July 11, 2022 at 2:58 p.m.

Transition, estate planning

By Tom Anderson- | Comments: 0 | Leave a comment

In my June article, I concluded by asking how we separate business and family; how we set priorities of business profits versus a value system and family life.
Generational differences will always be a challenge and hopefully a blessing, especially as we begin to transition our farming operation to the next generation. I have had the privilege of working with farm families and their transitions for more than two decades. During that time, I learned this needs to be a team event with team members including outside, non-biased resources. These might be your farm management instructor, banker, tax accountant and lawyer or other trusted individuals you can use to bounce around ideas.
First, transition and estate planning are not the same. In a transition plan, we need to look at transitioning some business assets but also the business management – a skill set, decision-making abilities and a whole new level of responsibility. Being a son or daughter or employee is a whole different ballgame from managing and owning the business. The next generation is always eager to own more, get paid more and feel like they are in charge until one day when stuff hits the fan and they need to show up, because now they are in charge.
Remember, transition is a process and not an event. If at all possible, allow 10-plus years to transition a business. Often in transitioning a dairy, for example, an entity is created – perhaps a limited liability company. This is used to transfer a percentage of the business (shares) to the next generation. The shares can be sold or gifted to the next generation, as management and workload are being transferred. Selling of shares is a taxable event for the owner, but in the case of feed or raised cattle, the tax is due when the seller receives payment. So, a 3 to 5-year contract agreement is a likely choice. The downside, perhaps, is that the percentage of the sale that is for purchased capital (equipment or cattle) is taxable in the year of the event/gift regardless of the repayment plan. Depending on the size of the sale, this may cause a shortage of cash. Tax law does not allow us to sell selected parts of the LLC; it is a percentage of all the assets. As a result, gifting is often a great method to use and then rent the land to provide funds for the older generation’s needs.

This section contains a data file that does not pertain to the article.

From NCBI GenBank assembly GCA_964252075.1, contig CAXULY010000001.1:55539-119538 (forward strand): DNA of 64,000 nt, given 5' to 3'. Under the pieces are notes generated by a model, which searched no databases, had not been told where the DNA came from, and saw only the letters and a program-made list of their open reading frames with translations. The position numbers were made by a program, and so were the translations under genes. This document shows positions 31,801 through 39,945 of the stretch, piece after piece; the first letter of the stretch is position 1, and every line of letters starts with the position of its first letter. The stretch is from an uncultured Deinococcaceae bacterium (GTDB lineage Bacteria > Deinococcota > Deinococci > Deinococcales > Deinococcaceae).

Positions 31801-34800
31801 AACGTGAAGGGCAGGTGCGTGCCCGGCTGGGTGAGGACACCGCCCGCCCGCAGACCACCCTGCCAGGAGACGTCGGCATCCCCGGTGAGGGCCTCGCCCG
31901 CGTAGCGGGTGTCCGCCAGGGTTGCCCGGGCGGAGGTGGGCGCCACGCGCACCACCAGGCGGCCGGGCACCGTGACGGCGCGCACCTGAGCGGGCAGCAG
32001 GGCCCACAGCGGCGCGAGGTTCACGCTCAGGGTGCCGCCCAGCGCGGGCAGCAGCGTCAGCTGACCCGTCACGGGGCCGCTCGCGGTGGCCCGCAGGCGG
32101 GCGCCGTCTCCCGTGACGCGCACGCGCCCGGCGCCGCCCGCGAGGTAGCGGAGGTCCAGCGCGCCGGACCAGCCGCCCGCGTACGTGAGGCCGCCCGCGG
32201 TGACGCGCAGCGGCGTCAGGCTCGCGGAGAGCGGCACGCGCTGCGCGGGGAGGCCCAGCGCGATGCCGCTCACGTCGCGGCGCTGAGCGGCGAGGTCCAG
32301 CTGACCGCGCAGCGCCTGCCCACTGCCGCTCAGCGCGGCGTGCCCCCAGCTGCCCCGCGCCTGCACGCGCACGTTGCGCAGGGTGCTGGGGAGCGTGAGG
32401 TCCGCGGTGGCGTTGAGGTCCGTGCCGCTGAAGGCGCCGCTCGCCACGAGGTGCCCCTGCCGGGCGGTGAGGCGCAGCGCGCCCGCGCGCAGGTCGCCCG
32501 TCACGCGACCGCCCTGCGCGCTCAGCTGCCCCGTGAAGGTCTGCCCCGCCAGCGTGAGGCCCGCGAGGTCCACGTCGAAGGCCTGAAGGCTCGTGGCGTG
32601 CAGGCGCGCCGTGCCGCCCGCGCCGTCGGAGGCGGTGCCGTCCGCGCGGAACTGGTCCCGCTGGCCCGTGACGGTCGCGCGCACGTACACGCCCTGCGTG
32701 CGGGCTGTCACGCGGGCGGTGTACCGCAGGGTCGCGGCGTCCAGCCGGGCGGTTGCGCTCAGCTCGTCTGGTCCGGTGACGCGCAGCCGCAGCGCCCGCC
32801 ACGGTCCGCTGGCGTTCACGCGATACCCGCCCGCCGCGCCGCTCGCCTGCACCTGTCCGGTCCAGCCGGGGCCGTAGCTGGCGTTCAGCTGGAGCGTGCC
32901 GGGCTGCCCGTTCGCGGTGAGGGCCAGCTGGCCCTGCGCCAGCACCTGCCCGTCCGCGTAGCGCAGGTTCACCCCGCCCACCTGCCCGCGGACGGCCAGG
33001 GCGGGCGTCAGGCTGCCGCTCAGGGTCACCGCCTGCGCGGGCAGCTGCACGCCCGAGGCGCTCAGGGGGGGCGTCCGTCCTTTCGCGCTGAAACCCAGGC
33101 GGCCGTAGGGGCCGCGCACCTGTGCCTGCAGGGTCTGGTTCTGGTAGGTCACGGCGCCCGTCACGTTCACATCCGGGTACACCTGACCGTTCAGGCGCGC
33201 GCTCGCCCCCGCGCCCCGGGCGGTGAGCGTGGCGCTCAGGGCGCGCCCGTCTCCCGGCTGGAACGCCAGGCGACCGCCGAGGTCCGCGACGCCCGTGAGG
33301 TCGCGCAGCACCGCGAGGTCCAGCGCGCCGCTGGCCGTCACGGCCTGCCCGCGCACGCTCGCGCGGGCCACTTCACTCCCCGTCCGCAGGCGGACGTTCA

Estate planning is a part of the transition planning process but generally is the plan of how to distribute assets upon passing, often times including the real estate ownership. Beneficiaries will receive a stepped-up basis on capital assets upon passing (cattle, machinery and land), which may eliminate a lot of capital gains/recapture tax that would have been incurred if sold before passing. In terms of the real estate, I suggest the younger generation realize the difference between control versus ownership. A growing dairy may need the control more than the ownership. If the second generation will receive land upon the older generation’s passing (allowing for control now and in the future), then let’s worry more about acquiring other land to grow the business and not tie up cash flow for what will be theirs in the future.
I would encourage the older generation to consider and reconsider what the plan means to the next generation.
Is group ownership in land is a good thing? Will the plan allow the next farming generation to cash flow? Will the non-farming heirs get paid big dollars while the farming heirs have to pay for land they have been renting for the past 30+ years? Is there a difference between fair and equal? Perhaps the older generation could consider what the land was worth when the last child left the nest?
This may help determine the value of inheritance for the non-farming heirs while allowing those who have been farming to get credit for their years of work.
If there is a generation with no farming heir, or heirs that don’t want to farm in the future, I think some thoughts could be considered.
Selling a home generally is a tax-free event. Selling the homestead while maintaining the right to live there may have little tax implications but allow the seller to take some cash out of the estate. Consider a sale agreement with a young producer for a purchase upon the owner’s passing. The sale agreement can set a sale price or a method to determine the price at the time of passing. This is a great tool allowing the older generation the opportunity to make decisions on their estate and reduce disagreements by the heirs, while allowing the heirs to get a stepped-up basis and eliminating the capital gains tax – essentially getting the heirs more money in the end.
I suggest planning succession to the next generation and not leaving it to chance. Farmers should surround themselves with trusted, knowledgeable individuals who are not stakeholders in the operation and have their best interest in mind. A few dollars today have the potential to save a lot in the future while allowing farmers to make the choices they want for their estate.
    Tom Anderson is a Farm Business Management faculty member at Riverland Community College.


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